GAZA CITY: Ola Zaqout regularly rides a bicycle as part of an unprecedented sports project she recently launched on the Gaza Strip with dozens of her Palestinian female friends.
Marking a departure from the norms in the strip that Hamas has run for 15 years, the initiative provides an opportunity for girls to ride bicycles in public places.
Its owner Rania Al-Daour calls it “Breathe Deeply” — a space for women to express themselves and lead normal lives.
Officially, there is no law prohibiting women in Gaza from riding bicycles, but under the weight of customs and traditions, it is unusual to see a woman cycling in public.
Zaqout, 23, said she felt the happiness that she had missed for years when she was able to ride a bicycle outdoors for the first time.
When she turned 10, Zaquot stopped riding bicycles following the decision of her family which considered it “a disgrace to the girl.”
She said that she loved riding her brother’s bike: “I was skilled and doing acrobatic movements in the streets.”
She said the Breathe Deeply project gives women access to the sport without restrictions and in an atmosphere of privacy.
Zaqout said she hoped that the culture of exercise spreads for women as well as for men. She looks forward to the day when she can use a bicycle in her daily life.
As a result of the prevailing atmosphere and culture since the Hamas takeover of the Gaza Strip in 2007, restrictions imposed on women — whether by an official decision or by informal means — have increased.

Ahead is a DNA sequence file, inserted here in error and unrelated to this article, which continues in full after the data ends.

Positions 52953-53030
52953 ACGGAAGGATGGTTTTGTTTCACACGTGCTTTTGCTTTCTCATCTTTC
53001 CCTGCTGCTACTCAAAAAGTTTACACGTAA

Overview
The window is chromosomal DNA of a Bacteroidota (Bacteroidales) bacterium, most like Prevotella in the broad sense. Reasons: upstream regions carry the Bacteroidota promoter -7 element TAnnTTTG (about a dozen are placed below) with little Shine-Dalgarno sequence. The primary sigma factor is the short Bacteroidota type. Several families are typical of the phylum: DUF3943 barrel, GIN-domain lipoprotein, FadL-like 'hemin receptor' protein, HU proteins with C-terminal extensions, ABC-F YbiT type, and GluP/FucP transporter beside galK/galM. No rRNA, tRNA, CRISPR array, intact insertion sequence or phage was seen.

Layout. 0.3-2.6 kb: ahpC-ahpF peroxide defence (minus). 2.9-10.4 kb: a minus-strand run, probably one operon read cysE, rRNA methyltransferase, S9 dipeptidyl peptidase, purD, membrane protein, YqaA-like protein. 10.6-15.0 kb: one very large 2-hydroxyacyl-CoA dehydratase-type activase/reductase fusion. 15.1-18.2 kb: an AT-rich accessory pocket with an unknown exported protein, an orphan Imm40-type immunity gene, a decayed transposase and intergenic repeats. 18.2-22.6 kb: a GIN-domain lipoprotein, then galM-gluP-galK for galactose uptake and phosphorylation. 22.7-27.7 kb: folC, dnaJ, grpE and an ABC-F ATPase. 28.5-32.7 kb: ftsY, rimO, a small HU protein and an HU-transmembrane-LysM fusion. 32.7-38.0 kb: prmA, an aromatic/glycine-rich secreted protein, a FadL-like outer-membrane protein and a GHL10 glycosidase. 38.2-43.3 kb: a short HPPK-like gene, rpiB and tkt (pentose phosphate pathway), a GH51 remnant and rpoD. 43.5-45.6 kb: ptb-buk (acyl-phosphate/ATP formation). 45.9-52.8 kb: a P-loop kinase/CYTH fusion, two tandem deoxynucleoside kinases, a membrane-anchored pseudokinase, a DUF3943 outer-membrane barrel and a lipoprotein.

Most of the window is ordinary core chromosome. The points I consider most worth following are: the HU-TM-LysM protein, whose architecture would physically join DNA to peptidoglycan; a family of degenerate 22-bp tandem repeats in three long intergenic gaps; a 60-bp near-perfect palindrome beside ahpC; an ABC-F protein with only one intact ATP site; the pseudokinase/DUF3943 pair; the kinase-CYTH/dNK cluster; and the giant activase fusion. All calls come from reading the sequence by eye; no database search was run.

Al-Daour, the project owner, said its idea stemmed from her passion for returning to her childhood, the period when she was able to ride bicycles without any hindrances.
Rania, 29, a veiled woman and mother of three girls, believed that the project would provide girls with the opportunity “to practice cycling in an open space with comfort and privacy consistent with religious and community values.”
Women in Gaza need this sport, which improves psychological feelings, reduces depression, and improves body shape.
The project was launched in cooperation with the Gaza municipality and the Yarmouk Stadium in the city center was designated for women to practice the sport for five days a week in specific hours.
Al-Daour aims to “encourage women to practice the sport without shame or obstacles.”
The project enables girls aged 12 and above to ride bicycles for a symbolic fee. Rania has provided 10 bicycles in attractive colors for women, and the protection tools that this sport needs to maintain the safety and security of the participants.
Al-Daour and other trainers also coach girls who have never ridden bicycles.
Despite the encouragement Al-Daour has received, the project faced severe criticism on social media from people believed to be religious extremists, who shared pictures of unveiled girls during the opening ceremony of the project.
But Al-Daour preferred not to comment on such criticisms. “The project welcomes everyone, regardless of the appearance of the girl or the nature of her clothes. We practice sports in a playground designated by the municipality for specific hours and for girls only.”
Al-Daour emphasized that providing girls with the opportunity to practice cycling is not intended to challenge society and its traditions, but rather to help women pursue sport and gain its health and psychological benefits.
Women in Gaza need this sport, which improves psychological feelings, reduces depression, and improves body shape, according to Al-Daour.
During the opening ceremony, the Hamas-appointed Mayor of Gaza Yahya Al-Sarraj praised the project: “It encourages girls to practice sports and provides them with space to practice cycling in an atmosphere of privacy.”